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Knuckleboom crane charts

BoomUp

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Oct 27, 2023
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2
Location
Western Australia
When reading a Palfinger Vehicle Loading crane chart, I see there are two values given. Contained in a box is a number with a shaded box below with a lower number. SWL is indicated but what is the meaning of the lower shaded number?
 

crane operator

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Mar 27, 2009
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sw missouri
Would help to know which palfinger chart you are looking at.

It could be a deduction for some kind of optional attachment, which it would state in the notes for the particular model.

Or it could be a comparison for different scales. i.e. One is kg and the other is nm.
 

hvy 1ton

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Jul 24, 2006
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Lawrence, KS
Or it could be a comparison for different scales. i.e. One is kg and the other is nm.
1 kg is 9.8 N. Nm or mt would be the class of the crane not part of the chart.
It could be a deduction for some kind of optional attachment
Mounted winch would be my guess. Especially since the difference gets smaller as the radius increases and the winch would be mounted on the first stage.
 
Last edited:

crane operator

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sw missouri
1 nm = 1.11kg. in the conversion chart I was looking at. I only deal in screaming eagle freedom units and I slept through high school science class. So they could mean anything. I can only do metric ton or kilograms to pounds in a pinch if I'm trying to figure out what I can lift.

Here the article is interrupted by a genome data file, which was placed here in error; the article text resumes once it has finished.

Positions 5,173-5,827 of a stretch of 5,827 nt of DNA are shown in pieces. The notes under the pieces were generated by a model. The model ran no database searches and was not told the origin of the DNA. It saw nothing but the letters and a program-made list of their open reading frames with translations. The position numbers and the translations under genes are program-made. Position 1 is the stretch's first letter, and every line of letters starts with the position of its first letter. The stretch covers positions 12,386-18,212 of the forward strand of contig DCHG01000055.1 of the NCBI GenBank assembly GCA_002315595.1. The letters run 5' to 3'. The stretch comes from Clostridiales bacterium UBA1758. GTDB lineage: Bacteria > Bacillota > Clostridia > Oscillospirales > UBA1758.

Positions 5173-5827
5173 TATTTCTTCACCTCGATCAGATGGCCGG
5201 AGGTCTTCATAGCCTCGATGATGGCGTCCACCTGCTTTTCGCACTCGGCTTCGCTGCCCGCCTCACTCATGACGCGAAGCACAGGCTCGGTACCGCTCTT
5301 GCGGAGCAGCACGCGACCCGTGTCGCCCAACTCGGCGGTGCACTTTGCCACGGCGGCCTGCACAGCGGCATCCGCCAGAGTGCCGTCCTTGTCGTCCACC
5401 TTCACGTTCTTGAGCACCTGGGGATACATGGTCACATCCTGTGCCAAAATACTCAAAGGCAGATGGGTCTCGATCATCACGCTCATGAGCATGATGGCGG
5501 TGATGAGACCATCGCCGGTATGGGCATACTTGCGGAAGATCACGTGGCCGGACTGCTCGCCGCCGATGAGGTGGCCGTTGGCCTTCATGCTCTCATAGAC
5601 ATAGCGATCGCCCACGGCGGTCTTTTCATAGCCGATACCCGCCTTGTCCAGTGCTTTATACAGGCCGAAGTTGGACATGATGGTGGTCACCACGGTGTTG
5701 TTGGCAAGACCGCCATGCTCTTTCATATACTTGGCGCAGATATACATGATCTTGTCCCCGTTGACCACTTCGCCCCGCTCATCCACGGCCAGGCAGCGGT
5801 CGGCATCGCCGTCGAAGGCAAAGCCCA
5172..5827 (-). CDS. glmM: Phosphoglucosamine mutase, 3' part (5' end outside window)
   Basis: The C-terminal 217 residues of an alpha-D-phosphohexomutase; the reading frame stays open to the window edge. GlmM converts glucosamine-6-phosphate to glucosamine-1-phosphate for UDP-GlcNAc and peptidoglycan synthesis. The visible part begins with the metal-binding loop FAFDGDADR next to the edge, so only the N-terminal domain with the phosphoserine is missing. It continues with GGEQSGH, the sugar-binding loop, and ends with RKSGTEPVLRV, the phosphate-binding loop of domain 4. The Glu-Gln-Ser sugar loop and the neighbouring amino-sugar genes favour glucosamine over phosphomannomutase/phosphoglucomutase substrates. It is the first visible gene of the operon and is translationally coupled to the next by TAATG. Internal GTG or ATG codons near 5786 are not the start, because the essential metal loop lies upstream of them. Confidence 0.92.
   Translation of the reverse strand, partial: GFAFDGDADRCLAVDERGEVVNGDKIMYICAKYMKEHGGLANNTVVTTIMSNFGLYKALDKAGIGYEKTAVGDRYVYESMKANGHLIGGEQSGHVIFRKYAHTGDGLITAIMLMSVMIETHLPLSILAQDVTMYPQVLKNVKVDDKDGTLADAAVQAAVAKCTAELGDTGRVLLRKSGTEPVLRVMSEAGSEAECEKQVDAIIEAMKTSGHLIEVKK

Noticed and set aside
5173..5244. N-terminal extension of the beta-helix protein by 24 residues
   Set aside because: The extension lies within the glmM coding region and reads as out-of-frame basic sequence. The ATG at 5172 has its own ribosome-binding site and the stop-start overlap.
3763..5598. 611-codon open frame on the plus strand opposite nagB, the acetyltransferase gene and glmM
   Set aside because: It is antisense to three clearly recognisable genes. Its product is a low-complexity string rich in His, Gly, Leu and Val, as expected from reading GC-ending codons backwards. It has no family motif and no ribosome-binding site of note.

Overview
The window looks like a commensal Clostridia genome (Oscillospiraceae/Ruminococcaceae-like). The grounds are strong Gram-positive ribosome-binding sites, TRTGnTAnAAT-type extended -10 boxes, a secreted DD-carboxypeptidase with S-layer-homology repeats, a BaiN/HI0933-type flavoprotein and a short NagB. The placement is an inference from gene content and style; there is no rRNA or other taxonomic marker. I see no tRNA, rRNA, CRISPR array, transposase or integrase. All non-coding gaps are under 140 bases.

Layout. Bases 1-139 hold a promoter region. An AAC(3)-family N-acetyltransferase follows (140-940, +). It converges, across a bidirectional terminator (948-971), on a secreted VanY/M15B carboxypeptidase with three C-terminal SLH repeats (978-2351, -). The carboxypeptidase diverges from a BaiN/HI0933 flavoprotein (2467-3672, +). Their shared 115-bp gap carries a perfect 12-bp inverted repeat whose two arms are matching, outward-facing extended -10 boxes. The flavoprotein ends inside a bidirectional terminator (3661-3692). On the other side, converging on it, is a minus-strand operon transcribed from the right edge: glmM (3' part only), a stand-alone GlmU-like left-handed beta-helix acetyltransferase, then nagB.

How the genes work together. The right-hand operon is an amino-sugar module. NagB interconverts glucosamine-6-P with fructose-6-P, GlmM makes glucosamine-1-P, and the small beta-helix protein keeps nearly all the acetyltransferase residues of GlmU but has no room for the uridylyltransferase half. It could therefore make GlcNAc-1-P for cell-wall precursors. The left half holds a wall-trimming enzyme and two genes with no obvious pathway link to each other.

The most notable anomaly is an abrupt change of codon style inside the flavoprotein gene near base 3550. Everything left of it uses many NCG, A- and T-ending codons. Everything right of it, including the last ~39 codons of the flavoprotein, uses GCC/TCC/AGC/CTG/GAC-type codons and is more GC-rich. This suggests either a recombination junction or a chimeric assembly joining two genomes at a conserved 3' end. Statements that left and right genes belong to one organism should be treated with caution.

Palfinger had this in one of their charts also, so without knowing exactly what chart it is, its kind of hard to tell.


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crane operator

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sw missouri
If I hadn't spent my nights dreaming of nubile females I would never date, I would have been able to stay awake in science class and then I would totally get what you're talking about.

So the palfinger chart I posted just has similar numbers in the charts showing kN and kg. If you can transpose some decimal points- which is what I was assimilating from the (k) meaning thousands. Which from 34 years ago high school was the whole point of the metric system- the ease of swapping in groups of 10's and moving around decimal points. Which I obviously wasn't really paying attention at.

And now I'm going to stop posting of my total ignorance of the metric system, and go back to looking at old grove crane charts, which never dreamed of distances that weren't explained by the size of my boot.
 
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